CRCNS21 Encoding reward expectation in Drosophilia

Project: Research project

Project Details


The fruit fly Drosophila melanogaster has been a valuable model for investigating the genetic and neural bases that underlie learning and memory. Early and most current studies use basic behavior conditioning protocols to study learning in controlled laboratory settings. More recently, the ability to transgenically manipulate many of the brain neurons in the fruit fly with exquisite specificity, and the recent knowledge
of the synaptic connectome of the fruit fly brain, makes these animals almost unique as a comprehensive model for studies of learning, memory and motivated behavior. In fact, the connectome has revealed many types of new connections that had until now been overlooked. Within this context, the thesis of this proposal is that studies of learning and memory will be greatly enhanced by using more sophisticated means for
evaluating memory representations, such as have been developed in vertebrates, and combining those studies with information from the connectome guided by computational modelling. We propose to push beyond the boundaries of existing conditioning protocols for fruit flies to investigate more complex memory
representations. In particular, we will investigate the function of reinforcement pathways in relation to the absence of expected reinforcement. More specifically, we propose a series of experiments designed to investigate the memory representations in fruit flies when an expected consequence of a Conditioned Stimulus (CS) fails to occur. Although studies have evaluated how this failure can establish extinction memory for the CS, our studies will go beyond studying extinction. Specifically, we predict that in
Drosophila when a CS is associated with a failed expectation of an appetitive food reinforcement it will acquire aversive value, and vice versa for a failed expectation of an aversive reinforcer. We combine these studies with manipulations of reinforcement pathways in the CNS inspired from the connectome, iteratively knitted in with established computational models.

Intellectual merit
The concept of reinforcement expectation and incentive contrast have been influential in the development of studies of associative learning in mammals. These questions are particularly challenging to answer in vertebrates because they require exquisite cellular, temporal, and genetic specificity of experimental manipulations. The recent development of work with identified neurons and their connectomes makes the larval and adult fly brains ripe as models for pushing our understanding of neural bases for these higher-order conditioning phenomena.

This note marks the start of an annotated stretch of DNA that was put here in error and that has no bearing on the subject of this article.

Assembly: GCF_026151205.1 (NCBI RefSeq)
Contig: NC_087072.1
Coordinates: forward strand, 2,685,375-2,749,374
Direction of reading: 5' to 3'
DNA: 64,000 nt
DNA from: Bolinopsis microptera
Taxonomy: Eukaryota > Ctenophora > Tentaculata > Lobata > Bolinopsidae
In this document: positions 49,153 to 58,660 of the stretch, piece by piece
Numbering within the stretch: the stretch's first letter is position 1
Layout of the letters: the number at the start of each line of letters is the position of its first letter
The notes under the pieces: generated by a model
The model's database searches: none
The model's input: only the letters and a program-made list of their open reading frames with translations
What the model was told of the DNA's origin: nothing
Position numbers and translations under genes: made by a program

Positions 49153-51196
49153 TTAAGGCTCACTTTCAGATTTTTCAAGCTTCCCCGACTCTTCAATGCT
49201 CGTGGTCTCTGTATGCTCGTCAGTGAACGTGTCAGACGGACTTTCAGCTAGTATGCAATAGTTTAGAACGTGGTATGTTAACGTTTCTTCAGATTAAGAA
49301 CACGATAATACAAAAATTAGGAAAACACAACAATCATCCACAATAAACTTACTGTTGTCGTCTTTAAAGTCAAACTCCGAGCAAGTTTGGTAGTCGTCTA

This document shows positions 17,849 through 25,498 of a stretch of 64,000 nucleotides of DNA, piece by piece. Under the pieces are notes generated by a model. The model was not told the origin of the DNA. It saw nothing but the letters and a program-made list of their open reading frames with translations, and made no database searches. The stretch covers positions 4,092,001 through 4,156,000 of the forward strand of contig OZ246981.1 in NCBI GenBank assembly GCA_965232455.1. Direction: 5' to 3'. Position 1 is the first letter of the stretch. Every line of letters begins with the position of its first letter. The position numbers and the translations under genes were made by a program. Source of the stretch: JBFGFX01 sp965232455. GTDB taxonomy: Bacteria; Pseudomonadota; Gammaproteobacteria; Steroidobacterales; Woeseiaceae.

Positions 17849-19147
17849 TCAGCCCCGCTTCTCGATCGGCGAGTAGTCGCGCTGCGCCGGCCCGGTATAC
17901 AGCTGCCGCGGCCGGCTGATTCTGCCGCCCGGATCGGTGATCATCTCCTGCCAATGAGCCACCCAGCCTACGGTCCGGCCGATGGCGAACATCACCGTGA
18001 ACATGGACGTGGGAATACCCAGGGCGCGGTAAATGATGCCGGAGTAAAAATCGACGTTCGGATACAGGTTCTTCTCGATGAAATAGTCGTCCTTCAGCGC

Broader impacts
Public health: These analyses and the conceptual framework of prediction error processing underlying them have a profound impact on our understanding of reinforcement-related behavior in humans, including monetary rewards and the mnemonic consequences of traumatic experiences, and for pathologies of the
dopamine reinforcement system.

Educational: This project will provide interdisciplinary training for postdoctoral researchers, Ph.D. and undergraduate students. The PIs will act as co-supervisors or mentors of students working in the different labs via face-to-face and internet-based technologies. We will also work with ASUs award-winning AskA-Biologist program. This is an online science program designed to enrich the learning experiences of
students of all ages and to provide classroom material for use by K-12 teachers. We will develop an extension of a game developed under a prior NSF award, and the new game will include modules to teach K-12 students about how insects learn. We will also integrate into the AAB site a program developed by a collaborator (B Gerber) at the Leibniz Institut fr Neurobiologie, Magdeburg, and now in use in schools in
Germany, to teach K-12 students how to train animals using the fruit fly larval learning paradigm. Underrepresented groups: All PIs will work with their university offices of Academic Diversity and Equal Opportunity for reaching underrepresented students.
Effective start/end date8/1/219/30/24


  • US Department of Energy (DOE): $245,131.00


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